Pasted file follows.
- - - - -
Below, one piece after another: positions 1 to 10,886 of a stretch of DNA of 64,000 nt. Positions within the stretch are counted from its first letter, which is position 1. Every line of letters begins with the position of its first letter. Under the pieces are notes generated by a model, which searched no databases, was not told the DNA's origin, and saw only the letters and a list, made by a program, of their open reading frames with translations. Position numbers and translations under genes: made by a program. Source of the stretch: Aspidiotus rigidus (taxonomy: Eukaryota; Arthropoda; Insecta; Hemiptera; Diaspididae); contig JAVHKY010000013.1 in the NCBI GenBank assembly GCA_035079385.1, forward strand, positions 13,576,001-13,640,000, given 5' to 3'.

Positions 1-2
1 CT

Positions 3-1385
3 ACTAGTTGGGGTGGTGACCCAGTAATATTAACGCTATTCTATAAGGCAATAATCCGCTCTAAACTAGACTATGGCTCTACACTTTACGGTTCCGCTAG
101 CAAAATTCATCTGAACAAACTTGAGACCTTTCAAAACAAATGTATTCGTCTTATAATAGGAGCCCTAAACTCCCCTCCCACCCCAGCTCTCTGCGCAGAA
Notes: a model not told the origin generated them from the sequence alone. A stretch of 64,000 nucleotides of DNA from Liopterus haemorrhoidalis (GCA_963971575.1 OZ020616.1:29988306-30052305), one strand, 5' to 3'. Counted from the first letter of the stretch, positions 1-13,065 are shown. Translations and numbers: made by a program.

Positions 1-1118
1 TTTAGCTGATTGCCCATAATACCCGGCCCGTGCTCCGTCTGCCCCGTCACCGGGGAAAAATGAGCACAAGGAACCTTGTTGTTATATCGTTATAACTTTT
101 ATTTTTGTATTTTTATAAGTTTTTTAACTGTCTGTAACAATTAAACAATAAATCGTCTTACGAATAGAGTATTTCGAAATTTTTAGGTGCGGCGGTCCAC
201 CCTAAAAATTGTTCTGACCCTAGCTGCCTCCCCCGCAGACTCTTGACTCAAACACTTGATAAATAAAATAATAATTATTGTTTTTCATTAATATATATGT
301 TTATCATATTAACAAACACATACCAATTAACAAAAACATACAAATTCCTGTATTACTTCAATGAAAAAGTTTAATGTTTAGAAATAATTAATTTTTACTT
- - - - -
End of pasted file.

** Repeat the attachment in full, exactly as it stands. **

Below, one piece after another: positions 1 to 10,886 of a stretch of DNA of 64,000 nt. Positions within the stretch are counted from its first letter, which is position 1. Every line of letters begins with the position of its first letter. Under the pieces are notes generated by a model, which searched no databases, was not told the DNA's origin, and saw only the letters and a list, made by a program, of their open reading frames with translations. Position numbers and translations under genes: made by a program. Source of the stretch: Aspidiotus rigidus (taxonomy: Eukaryota; Arthropoda; Insecta; Hemiptera; Diaspididae); contig JAVHKY010000013.1 in the NCBI GenBank assembly GCA_035079385.1, forward strand, positions 13,576,001-13,640,000, given 5' to 3'.

Positions 1-2
1 CT

Positions 3-1385
3 ACTAGTTGGGGTGGTGACCCAGTAATATTAACGCTATTCTATAAGGCAATAATCCGCTCTAAACTAGACTATGGCTCTACACTTTACGGTTCCGCTAG
101 CAAAATTCATCTGAACAAACTTGAGACCTTTCAAAACAAATGTATTCGTCTTATAATAGGAGCCCTAAACTCCCCTCCCACCCCAGCTCTCTGCGCAGAA
Notes: a model not told the origin generated them from the sequence alone. A stretch of 64,000 nucleotides of DNA from Liopterus haemorrhoidalis (GCA_963971575.1 OZ020616.1:29988306-30052305), one strand, 5' to 3'. Counted from the first letter of the stretch, positions 1-13,065 are shown. Translations and numbers: made by a program.

Positions 1-1118
1 TTTAGCTGATTGCCCATAATACCCGGCCCGTGCTCCGTCTGCCCCGTCACCGGGGAAAAATGAGCACAAGGAACCTTGTTGTTATATCGTTATAACTTTT
101 ATTTTTGTATTTTTATAAGTTTTTTAACTGTCTGTAACAATTAAACAATAAATCGTCTTACGAATAGAGTATTTCGAAATTTTTAGGTGCGGCGGTCCAC
201 CCTAAAAATTGTTCTGACCCTAGCTGCCTCCCCCGCAGACTCTTGACTCAAACACTTGATAAATAAAATAATAATTATTGTTTTTCATTAATATATATGT
301 TTATCATATTAACAAACACATACCAATTAACAAAAACATACAAATTCCTGTATTACTTCAATGAAAAAGTTTAATGTTTAGAAATAATTAATTTTTACTT